Behavioral biometric authentication is using the behavior of a user - e.g. scrolling speed and patterns, finger size, keyboard (opens in new tab) typing - to provide ongoing authentication that runs in the background. And when implemented correctly, the user won’t even be aware that their identity is being verified.
What’s more, that data can be used to build a user profile that can be used for the personalization of services and products - another important benchmark of positive online experiences.
Behavioral biometrics should not replace the confirmation model and occasional authorization outlined in the previous section - contextual authentication should continue to be used to assess a user’s identity, only introducing appropriate friction when needed.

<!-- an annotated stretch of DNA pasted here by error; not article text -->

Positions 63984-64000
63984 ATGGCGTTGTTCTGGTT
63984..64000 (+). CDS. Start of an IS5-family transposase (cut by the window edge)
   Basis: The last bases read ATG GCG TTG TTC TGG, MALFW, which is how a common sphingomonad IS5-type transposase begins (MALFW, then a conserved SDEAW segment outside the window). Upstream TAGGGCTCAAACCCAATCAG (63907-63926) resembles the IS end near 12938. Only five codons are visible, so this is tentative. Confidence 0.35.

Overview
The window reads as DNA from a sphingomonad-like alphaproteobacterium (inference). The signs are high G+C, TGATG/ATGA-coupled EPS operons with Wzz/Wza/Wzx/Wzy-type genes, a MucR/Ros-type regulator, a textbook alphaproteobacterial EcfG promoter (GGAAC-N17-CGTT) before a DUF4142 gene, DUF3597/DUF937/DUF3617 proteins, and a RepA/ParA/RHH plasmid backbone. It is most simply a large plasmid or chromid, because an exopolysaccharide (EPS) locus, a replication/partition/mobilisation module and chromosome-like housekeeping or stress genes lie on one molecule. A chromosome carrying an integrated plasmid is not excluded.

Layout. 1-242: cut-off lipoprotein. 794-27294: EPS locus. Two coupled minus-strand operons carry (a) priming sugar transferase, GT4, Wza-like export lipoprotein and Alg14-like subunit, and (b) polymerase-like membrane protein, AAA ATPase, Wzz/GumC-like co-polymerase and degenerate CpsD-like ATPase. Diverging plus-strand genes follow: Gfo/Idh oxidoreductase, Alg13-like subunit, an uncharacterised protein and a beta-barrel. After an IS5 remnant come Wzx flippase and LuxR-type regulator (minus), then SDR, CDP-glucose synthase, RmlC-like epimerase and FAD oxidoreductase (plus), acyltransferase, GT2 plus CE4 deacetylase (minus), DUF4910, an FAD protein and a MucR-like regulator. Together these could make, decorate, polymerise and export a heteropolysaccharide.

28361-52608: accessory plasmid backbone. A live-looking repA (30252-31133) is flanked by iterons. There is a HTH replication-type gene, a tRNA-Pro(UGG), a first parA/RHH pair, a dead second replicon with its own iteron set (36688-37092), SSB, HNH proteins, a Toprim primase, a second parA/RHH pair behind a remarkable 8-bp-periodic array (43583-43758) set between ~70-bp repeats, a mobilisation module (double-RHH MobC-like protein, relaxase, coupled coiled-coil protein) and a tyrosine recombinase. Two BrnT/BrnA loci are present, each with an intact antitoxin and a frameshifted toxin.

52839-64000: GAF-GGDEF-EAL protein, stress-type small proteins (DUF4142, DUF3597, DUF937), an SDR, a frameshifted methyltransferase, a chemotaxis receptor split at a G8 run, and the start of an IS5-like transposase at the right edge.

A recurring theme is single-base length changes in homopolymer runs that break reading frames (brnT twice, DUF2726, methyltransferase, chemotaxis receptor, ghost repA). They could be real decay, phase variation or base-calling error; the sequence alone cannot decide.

I believe it’s perfectly possible for businesses to give customers online experiences which are smooth and convenient without sacrificing users’ security and privacy (opens in new tab). What’s more, by taking this approach, businesses open the door to additional benefits, such as a more dynamic and personalized customer experience.
A first step for all username and password-reliant organisations should be to begin transitioning towards a confirmation mindset. This will bring immediate benefits and allow them to fully leverage behavioral biometric authentication as the technology is widely available.
When it comes to customer expectations about online experiences, the times are changing. It’s on businesses to make sure they’re changing too.
- Nick Caley, Vice President of UK and Ireland, ForgeRock (opens in new tab).